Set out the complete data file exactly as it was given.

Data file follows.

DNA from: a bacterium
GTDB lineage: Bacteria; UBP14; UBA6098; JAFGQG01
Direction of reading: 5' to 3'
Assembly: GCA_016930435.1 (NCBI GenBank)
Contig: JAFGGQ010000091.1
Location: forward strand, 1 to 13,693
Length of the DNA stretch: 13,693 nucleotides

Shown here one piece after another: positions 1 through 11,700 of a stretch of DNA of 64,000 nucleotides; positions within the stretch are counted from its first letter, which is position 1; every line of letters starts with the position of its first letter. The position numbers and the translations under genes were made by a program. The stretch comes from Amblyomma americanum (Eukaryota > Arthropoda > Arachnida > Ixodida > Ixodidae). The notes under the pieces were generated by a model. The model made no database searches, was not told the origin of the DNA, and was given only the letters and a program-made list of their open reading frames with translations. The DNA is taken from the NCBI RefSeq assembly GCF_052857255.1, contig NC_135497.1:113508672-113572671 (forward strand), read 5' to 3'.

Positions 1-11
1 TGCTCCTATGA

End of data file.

DNA from: a bacterium
GTDB lineage: Bacteria; UBP14; UBA6098; JAFGQG01
Direction of reading: 5' to 3'
Assembly: GCA_016930435.1 (NCBI GenBank)
Contig: JAFGGQ010000091.1
Location: forward strand, 1 to 13,693
Length of the DNA stretch: 13,693 nucleotides

Shown here one piece after another: positions 1 through 11,700 of a stretch of DNA of 64,000 nucleotides; positions within the stretch are counted from its first letter, which is position 1; every line of letters starts with the position of its first letter. The position numbers and the translations under genes were made by a program. The stretch comes from Amblyomma americanum (Eukaryota > Arthropoda > Arachnida > Ixodida > Ixodidae). The notes under the pieces were generated by a model. The model made no database searches, was not told the origin of the DNA, and was given only the letters and a program-made list of their open reading frames with translations. The DNA is taken from the NCBI RefSeq assembly GCF_052857255.1, contig NC_135497.1:113508672-113572671 (forward strand), read 5' to 3'.

Positions 1-11
1 TGCTCCTATGA